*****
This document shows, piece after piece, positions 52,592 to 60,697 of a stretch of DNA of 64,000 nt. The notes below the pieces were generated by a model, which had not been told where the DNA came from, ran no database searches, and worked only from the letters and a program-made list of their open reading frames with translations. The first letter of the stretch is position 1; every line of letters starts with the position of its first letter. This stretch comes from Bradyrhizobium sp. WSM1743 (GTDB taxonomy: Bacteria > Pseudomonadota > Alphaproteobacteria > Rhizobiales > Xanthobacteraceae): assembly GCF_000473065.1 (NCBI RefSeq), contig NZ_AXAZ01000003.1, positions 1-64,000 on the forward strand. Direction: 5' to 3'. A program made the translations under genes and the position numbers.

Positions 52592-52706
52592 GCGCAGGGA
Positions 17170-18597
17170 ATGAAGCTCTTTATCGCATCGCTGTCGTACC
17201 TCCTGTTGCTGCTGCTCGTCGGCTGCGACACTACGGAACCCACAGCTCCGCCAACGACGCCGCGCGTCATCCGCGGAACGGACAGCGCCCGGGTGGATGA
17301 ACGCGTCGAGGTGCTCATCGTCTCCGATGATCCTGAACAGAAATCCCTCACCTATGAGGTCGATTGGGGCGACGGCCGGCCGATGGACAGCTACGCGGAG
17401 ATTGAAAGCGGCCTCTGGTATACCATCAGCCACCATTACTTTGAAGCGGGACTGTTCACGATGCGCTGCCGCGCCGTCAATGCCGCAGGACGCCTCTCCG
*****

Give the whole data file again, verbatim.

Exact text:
This document shows, piece after piece, positions 52,592 to 60,697 of a stretch of DNA of 64,000 nt. The notes below the pieces were generated by a model, which had not been told where the DNA came from, ran no database searches, and worked only from the letters and a program-made list of their open reading frames with translations. The first letter of the stretch is position 1; every line of letters starts with the position of its first letter. This stretch comes from Bradyrhizobium sp. WSM1743 (GTDB taxonomy: Bacteria > Pseudomonadota > Alphaproteobacteria > Rhizobiales > Xanthobacteraceae): assembly GCF_000473065.1 (NCBI RefSeq), contig NZ_AXAZ01000003.1, positions 1-64,000 on the forward strand. Direction: 5' to 3'. A program made the translations under genes and the position numbers.

Positions 52592-52706
52592 GCGCAGGGA
Positions 17170-18597
17170 ATGAAGCTCTTTATCGCATCGCTGTCGTACC
17201 TCCTGTTGCTGCTGCTCGTCGGCTGCGACACTACGGAACCCACAGCTCCGCCAACGACGCCGCGCGTCATCCGCGGAACGGACAGCGCCCGGGTGGATGA
17301 ACGCGTCGAGGTGCTCATCGTCTCCGATGATCCTGAACAGAAATCCCTCACCTATGAGGTCGATTGGGGCGACGGCCGGCCGATGGACAGCTACGCGGAG
17401 ATTGAAAGCGGCCTCTGGTATACCATCAGCCACCATTACTTTGAAGCGGGACTGTTCACGATGCGCTGCCGCGCCGTCAATGCCGCAGGACGCCTCTCCG